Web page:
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Subject: Re: Dal Monte as Butterfly
From: Maxwell Paley <[log in to unmask]>
Reply-To:Maxwell Paley <[log in to unmask]>
Date:Thu, 29 Dec 2016 14:11:47 -0800
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The Moffo recording was in many ways an opposite view from Dal Monte’s: where Dal Monte emphasized the bright sound to create her vision of Japanese youthfulness, Moffo’s was soft, sweet and sensual - very much in the groove of Shakespeare’s Juliet.

The Dal Monte has polarized reactions, apparently since it first came out. Some find it the most heart wrenching of all, others find it unlistenable. She did sing the role on stage and, again, from what I’ve heard, the brightness and edge on the timbre allowed her to cut through the orchestra without straining her voice although, for many, that needlepoint sound was not the quality they wanted to hear.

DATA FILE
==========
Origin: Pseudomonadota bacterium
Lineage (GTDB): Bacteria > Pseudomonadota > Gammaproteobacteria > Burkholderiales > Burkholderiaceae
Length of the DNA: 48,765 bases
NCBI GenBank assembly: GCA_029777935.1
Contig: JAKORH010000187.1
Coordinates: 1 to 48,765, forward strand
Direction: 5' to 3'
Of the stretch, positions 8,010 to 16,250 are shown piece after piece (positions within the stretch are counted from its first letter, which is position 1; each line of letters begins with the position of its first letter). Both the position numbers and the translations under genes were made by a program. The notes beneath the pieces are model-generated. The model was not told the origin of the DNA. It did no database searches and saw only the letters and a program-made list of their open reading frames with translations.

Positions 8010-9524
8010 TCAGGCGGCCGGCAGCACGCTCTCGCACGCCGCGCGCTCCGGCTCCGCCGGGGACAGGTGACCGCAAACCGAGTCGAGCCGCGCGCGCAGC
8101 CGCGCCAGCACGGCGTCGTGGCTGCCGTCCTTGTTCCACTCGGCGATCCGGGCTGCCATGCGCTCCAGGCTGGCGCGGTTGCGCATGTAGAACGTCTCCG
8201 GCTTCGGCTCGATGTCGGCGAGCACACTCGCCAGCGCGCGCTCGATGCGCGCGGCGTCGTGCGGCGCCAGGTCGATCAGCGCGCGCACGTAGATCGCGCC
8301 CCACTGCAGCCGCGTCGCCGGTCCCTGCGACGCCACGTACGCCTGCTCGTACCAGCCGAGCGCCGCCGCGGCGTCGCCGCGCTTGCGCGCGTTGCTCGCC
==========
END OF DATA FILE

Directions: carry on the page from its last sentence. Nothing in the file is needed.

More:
I think Dal Monte’s approach had a profound influence on at least two other significant interpreters of the role: Dorothy Kirsten and Renata Scotto. Both incorporated interpretive and, in a few places, vocal devices into their interpretations that sound like both had listened carefully to the Dal Monte recording. Both had very different vocal instruments and the end effect was quite different from Dal Monte.

Max Paley

> On Dec 29, 2016, at 1:25 PM, Wadeworks <[log in to unmask]> wrote:
> 
> The discussions of Moffo and having a voice one size too small for Butterfly, 
> at least in 1957, reminded me of the whole "baby doll" approach to 
> Butterfly as represented by the casting of Toti dal Monte as Butterfly in the 
> commercial recording with Gigli.  That to me is just a voice 5 times too 
> small for the part and an approach that is almost insulting to the 
> character.  Yes I understand the age of the character at the time of her 
> marriage, but the part just calls for more heft regardless, certainly not 
> appropriate to a 1920-30s Italian soubrette.  Could she actually make it 
> thru a complete performance on stage or was it just a "role du disque"?  
> While I wouldn't want to hear a Caniglia performance (don't need a sledge 
> hammer), there must have been somebody more in the lyrico-spinto area 
> who could have handled it better.  Always was curious about that.
> 
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